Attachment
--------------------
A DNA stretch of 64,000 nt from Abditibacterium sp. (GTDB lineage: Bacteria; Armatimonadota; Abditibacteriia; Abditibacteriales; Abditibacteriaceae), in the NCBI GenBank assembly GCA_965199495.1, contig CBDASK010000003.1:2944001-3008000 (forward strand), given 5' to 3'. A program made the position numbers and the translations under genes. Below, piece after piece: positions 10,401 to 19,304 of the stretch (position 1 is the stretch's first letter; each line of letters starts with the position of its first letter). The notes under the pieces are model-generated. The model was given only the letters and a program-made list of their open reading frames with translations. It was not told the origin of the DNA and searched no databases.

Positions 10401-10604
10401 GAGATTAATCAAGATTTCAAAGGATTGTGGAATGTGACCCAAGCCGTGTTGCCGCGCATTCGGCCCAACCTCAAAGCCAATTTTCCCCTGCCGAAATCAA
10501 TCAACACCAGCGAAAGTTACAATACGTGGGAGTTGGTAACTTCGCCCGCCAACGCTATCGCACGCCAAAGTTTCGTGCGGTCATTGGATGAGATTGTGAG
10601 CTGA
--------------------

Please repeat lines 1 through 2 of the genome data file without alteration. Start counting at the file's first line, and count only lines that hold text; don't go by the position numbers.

A DNA stretch of 64,000 nt from Abditibacterium sp. (GTDB lineage: Bacteria; Armatimonadota; Abditibacteriia; Abditibacteriales; Abditibacteriaceae), in the NCBI GenBank assembly GCA_965199495.1, contig CBDASK010000003.1:2944001-3008000 (forward strand), given 5' to 3'. A program made the position numbers and the translations under genes. Below, piece after piece: positions 10,401 to 19,304 of the stretch (position 1 is the stretch's first letter; each line of letters starts with the position of its first letter). The notes under the pieces are model-generated. The model was given only the letters and a program-made list of their open reading frames with translations. It was not told the origin of the DNA and searched no databases.

Positions 10401-10604